Path class Pre-Pre-PEP
The Python Standard Library currently has many modules that allow the developer to interact with the filesystem. Currently this set of modules is:
This PEP proposes that a new class or module be added to the Python Standard Library that will make all filesystem operations available from one place in a consistent way.
Reinhold has modified Jason Orendorff's original path.py to fit discussions in python-dev and comp.lang.python and has placed it in Python under nondist/sandbox/path: http://svn.python.org/projects/sandbox/trunk/path/path.py
Other implementations to look at include the original, path.py and some things that others have mentioned on c.l.p. and python-dev.
Jason Orendorff's original path.py can be found here: http://www.jorendorff.com/articles/python/path/
The motivation for a single standard class or module to handle filesystem operations is threefold:
- Reduce the number of modules a user must import and refer to to do common operations
- Aesthetics: code written with the reference implementation is more concise, easier to read, and also easier to write
- Consistency: All filesystem operations should be accessed from within the same module.
1. A Path should be a drop-in replacement for a str or unicode as much as possible.
2. Properties are the interface for actual attributes of a Path. For example, a Path's basename will be the same regardless of data on the local filesystem. Accessing a Path property will never result in an IOError.
3. Methods are the interface for attributes of whatever the Path represents, for example, the last-modified-time or contents of a file. Calling a Path method may result in an IOError if the method accesses the actual filesystem and finds a problem (e.g. the Path refers to a nonexistent file).
4. [Done in CVS] Should be subclassable so third parties can offer richer subclasses. Use self.__class__() instead of Path() in method bodies. Alternate constructors like Path.cwd() should be a class methods rather than static methods. (MikeOrr)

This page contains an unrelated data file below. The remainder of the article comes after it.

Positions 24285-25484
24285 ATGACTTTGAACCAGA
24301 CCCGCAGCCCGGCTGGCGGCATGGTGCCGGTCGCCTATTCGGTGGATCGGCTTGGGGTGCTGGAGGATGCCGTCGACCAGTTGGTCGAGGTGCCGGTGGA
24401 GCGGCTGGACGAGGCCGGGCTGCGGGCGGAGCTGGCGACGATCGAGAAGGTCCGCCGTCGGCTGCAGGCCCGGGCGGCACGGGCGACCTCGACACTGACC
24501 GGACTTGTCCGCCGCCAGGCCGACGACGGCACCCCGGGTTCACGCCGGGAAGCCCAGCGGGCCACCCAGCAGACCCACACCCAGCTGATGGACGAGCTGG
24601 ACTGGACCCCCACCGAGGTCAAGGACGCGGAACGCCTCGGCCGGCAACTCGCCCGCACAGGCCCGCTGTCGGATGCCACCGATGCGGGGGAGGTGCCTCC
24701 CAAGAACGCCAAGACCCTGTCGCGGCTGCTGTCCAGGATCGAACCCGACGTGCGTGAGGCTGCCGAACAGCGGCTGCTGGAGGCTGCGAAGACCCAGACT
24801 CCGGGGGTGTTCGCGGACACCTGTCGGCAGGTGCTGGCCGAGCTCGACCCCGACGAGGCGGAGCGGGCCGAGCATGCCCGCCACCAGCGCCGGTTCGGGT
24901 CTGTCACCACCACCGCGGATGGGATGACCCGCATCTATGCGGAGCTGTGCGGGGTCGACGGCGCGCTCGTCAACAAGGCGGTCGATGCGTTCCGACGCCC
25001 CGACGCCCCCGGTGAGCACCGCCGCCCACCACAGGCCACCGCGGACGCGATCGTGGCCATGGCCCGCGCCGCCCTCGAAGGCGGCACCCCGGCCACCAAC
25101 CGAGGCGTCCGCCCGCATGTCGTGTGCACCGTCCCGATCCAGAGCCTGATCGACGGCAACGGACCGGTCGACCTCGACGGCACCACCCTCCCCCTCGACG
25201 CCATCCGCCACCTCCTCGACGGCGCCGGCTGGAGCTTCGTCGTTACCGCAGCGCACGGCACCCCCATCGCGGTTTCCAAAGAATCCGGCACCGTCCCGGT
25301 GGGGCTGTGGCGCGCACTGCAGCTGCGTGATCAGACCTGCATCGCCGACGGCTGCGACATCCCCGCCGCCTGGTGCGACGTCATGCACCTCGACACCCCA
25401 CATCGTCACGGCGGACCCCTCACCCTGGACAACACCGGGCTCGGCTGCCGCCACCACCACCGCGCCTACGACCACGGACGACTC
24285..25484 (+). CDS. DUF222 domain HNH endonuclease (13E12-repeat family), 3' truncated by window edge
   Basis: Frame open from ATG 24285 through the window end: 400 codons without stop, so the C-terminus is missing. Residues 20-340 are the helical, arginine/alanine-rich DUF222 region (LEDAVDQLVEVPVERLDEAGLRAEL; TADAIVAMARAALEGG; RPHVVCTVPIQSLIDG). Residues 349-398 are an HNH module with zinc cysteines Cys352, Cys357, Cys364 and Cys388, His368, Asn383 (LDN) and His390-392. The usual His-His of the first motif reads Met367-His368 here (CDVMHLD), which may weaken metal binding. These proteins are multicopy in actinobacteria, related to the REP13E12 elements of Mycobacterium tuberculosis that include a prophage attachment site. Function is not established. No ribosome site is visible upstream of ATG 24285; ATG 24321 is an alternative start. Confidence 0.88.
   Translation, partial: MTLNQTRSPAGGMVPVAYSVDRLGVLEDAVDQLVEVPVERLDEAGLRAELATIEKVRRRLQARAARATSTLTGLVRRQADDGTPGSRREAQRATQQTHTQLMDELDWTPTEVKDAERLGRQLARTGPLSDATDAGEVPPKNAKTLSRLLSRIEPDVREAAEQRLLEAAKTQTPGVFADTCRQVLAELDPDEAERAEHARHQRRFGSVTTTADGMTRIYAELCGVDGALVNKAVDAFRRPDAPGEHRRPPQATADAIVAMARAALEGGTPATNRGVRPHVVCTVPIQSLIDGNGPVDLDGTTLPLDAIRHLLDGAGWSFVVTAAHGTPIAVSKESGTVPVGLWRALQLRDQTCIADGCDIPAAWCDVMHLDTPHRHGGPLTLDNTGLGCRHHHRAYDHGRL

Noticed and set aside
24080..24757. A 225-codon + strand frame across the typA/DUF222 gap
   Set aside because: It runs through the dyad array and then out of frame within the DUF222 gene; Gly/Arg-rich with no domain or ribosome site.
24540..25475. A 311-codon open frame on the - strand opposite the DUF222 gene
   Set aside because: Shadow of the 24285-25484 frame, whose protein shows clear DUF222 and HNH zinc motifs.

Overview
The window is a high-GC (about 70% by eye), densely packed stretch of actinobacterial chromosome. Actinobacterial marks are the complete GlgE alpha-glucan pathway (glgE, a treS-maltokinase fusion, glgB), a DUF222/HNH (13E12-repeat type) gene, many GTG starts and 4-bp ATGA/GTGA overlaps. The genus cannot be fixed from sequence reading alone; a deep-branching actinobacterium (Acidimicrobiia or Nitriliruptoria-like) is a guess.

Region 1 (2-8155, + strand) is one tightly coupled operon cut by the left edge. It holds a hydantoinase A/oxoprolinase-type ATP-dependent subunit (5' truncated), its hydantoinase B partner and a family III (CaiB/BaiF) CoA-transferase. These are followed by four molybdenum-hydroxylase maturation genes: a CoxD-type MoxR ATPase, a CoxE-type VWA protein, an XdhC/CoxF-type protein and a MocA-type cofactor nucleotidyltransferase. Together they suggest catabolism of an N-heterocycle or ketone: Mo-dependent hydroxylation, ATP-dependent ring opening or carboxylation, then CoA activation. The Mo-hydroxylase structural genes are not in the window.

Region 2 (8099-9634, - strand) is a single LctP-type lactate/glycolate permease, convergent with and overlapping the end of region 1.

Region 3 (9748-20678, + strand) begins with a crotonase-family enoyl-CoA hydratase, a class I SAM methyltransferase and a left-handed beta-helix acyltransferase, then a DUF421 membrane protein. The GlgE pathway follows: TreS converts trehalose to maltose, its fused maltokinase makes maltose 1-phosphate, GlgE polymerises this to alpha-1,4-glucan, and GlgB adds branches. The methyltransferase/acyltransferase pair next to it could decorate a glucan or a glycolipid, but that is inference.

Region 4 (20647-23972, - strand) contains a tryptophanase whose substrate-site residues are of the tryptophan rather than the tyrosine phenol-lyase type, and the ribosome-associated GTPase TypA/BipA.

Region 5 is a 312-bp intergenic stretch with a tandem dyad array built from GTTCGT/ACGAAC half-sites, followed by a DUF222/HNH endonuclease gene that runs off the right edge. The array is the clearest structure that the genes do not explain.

If this PEP is accepted, then several of the existing standard modules will become redundant, which violates the TOOWTDI principle. The following modules will become redundant:
- parts of os (like mkdir)
It is proposed that Python 2.5 will mark redundant modules as deprecated and issue a warning when they are imported. The functionality that these modules offer should be moved into the path module.
Python 2.6 will remove the redundant modules from the standard library.
- What to call this module / class, and where to put it?
- API issues with reference implementation:
- Remove duplicate functionality:
- .joinpath / .joinwith
- Property / method consistency:
.parent -> .dirname (and get rid of .dirname())
.name -> .filename (and get rid of .basename())
.namebase -> .filebase
.atime/.mtime/.ctime -> .atime()/.mtime()/.ctime()
.size -> .filesize()
.splitall() -> .parts()
bytes() -> get_bytes()
write_bytes() -> set_bytes() / append_bytes()
text() -> get_text()
write_text() -> set_text() / append_text()
lines() -> get_lines()
write_lines() -> set_lines() / append_lines()
.joinpath(*args) -> .subpath(*args)?
- This needs consensus, I prefer .joinpath()
.listdir() -> .subpaths() OR .listpaths()
- drop .getcwd()?
- default constructor could assign absolute cwd, or "."?
- Should .mtime()/etc. return datetime objects?
- I vote no, timestamps are fine
- Remove duplicate functionality: